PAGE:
Air conditioning was a landmark invention of twentieth-century capitalism, and has shaped the world we live in.
It gave rise to the summer blockbuster as movie theatres with air conditioning units were the main place people could go in the heat. It allowed capitalist modernisation to transform post-colonial Singapore. It even inspired H P Lovecraft’s short story Cool Air.
One of the most attractive features of air conditioning units for American capital in the early twentieth century was that it consumed a lot of electricity. Utility companies had a strategy of selling electricity cheaply whilst relying on high demand, and air conditioning being marketed as essential for homes was a key part of that.
1957 was the first year that peak electricity usage began to be recorded in the summer rather than winter, as air conditioning was consuming more power than winter heating. This remains the case today.
This technology has enabled buildings which would have otherwise been untenable. Skyscrapers and shopping malls are ridiculously energy-inefficient, with wide open indoor spaces and plate-glass walls, so require extensive air conditioning to keep them habitable. It has also become “easier” to build homes which have reduced air flows, are architecturally simpler, and cheaper in the initial construction stage.
The state of Queensland in Australia, with its hot sticky summers, provides a case study.
From the mid-nineteenth century the typical Queenslander (wooden) house was built on stumps raising the ground floor off the earth, which cooled the house from under the floor. It had large verandas, and (small) windows and doors aligned to allow ventilation throughout the entire house.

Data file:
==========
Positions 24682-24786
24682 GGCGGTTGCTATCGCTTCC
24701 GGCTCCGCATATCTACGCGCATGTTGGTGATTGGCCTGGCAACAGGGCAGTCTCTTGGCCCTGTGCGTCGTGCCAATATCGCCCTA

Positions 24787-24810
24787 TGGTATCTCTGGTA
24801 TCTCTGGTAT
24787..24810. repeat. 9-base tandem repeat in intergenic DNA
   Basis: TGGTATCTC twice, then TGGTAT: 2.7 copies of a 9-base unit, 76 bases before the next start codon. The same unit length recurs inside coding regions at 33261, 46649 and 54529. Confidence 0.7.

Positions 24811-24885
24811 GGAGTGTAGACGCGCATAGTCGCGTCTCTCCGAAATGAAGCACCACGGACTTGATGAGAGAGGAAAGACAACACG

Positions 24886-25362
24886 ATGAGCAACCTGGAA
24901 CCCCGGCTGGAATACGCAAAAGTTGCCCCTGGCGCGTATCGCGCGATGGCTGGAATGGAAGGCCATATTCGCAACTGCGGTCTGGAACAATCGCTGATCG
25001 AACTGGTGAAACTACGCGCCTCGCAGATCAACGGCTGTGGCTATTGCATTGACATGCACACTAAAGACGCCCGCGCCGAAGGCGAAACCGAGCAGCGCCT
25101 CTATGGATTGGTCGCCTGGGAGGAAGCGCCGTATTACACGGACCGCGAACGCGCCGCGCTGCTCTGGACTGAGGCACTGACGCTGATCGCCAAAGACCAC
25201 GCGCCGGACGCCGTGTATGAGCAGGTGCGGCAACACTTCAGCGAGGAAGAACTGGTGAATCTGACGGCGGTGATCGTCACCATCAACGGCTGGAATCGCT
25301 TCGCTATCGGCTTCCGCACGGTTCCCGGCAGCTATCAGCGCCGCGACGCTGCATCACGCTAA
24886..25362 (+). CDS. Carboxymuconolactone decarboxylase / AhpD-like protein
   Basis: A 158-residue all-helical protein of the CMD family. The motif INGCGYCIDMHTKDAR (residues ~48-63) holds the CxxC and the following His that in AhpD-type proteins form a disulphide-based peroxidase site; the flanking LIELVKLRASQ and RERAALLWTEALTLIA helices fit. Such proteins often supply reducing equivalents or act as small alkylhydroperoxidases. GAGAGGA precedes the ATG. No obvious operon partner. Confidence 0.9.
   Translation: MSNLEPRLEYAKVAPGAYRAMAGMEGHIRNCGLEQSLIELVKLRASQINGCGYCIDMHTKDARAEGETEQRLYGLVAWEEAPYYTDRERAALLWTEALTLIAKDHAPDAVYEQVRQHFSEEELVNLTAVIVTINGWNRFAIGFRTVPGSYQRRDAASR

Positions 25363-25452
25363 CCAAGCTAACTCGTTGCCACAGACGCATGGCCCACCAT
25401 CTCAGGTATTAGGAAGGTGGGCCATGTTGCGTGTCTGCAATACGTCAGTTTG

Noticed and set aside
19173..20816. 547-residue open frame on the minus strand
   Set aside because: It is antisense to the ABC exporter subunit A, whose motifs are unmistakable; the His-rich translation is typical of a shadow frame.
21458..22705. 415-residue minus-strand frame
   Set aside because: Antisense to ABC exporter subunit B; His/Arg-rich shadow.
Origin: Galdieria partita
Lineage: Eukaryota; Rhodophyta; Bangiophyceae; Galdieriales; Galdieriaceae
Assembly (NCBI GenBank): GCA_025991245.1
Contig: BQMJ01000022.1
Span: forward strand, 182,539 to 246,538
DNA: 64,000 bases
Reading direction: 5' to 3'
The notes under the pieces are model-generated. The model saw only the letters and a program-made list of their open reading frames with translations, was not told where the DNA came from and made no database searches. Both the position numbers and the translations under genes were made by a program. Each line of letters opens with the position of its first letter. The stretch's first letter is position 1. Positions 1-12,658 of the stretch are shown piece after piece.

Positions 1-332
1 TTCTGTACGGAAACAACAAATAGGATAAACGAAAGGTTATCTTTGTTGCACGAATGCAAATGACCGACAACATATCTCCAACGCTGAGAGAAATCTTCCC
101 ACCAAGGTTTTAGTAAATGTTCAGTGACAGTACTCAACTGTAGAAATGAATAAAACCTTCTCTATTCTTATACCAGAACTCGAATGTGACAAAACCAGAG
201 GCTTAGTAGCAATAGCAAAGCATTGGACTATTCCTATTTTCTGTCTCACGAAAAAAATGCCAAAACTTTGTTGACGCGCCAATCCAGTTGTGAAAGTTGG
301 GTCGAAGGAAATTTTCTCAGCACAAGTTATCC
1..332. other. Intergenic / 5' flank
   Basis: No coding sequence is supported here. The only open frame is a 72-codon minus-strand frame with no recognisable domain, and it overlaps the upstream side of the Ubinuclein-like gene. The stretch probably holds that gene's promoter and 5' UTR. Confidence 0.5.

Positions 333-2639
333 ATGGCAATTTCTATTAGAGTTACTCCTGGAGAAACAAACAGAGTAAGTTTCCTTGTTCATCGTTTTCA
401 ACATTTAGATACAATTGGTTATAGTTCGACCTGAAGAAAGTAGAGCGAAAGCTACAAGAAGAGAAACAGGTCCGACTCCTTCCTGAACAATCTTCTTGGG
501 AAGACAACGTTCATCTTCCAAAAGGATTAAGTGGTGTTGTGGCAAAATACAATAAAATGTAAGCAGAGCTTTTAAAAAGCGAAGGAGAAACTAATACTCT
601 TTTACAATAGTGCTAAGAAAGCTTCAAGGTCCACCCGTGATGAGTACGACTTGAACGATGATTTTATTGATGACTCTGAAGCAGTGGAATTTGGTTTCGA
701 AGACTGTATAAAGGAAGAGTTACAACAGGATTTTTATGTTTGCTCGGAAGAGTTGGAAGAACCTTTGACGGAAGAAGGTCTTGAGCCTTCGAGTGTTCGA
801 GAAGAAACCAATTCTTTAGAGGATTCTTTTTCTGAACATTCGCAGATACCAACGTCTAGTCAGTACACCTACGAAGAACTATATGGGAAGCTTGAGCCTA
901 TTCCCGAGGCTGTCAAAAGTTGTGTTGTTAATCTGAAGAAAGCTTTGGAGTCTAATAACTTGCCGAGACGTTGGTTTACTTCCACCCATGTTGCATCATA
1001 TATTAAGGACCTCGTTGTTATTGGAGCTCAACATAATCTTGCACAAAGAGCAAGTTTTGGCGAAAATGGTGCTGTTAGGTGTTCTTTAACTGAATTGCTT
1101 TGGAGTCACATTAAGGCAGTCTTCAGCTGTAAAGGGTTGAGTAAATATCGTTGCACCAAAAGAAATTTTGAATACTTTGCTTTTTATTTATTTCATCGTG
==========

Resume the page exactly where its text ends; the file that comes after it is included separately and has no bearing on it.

Over the decades there has been a push towards more standard “American-style” brick-box homes, with air conditioning to make them habitable. As late as the 1990s air conditioning was rare in Queensland houses, but nowadays it is ubiquitous in new-builds.
Geneva, in Switzerland, which is not much cooler in the summer than southern Queensland, has a law requiring anyone installing air conditioning to prove the need for it. So buildings there are still designed to stay cool without air conditioning. But the more common trend is like Queensland’s — designing buildings on the assumption of air conditioning.
Industries which might otherwise go obsolete or shrink under any rational system of planning are given under capitalism the opportunity and drive to justify their existence.
In many places it is very hard to manage without some air conditioning. As the planet continues to warm people will likely use it more, contributing to a vicious circle. However, building houses with creative architectural solutions to keeping down temperatures would break that vicious circle and go a long way as an alternative to the constant and indiscriminate use of this incredibly energy-intensive technology.
The primary cause of climate change is the production of energy and materials from pollutive and world-altering resources: fossil fuels. However, building a new society requires other steps besides replacing fossil fuels with renewable energy sources.
Combating needless waste and unsustainable practices will be essential.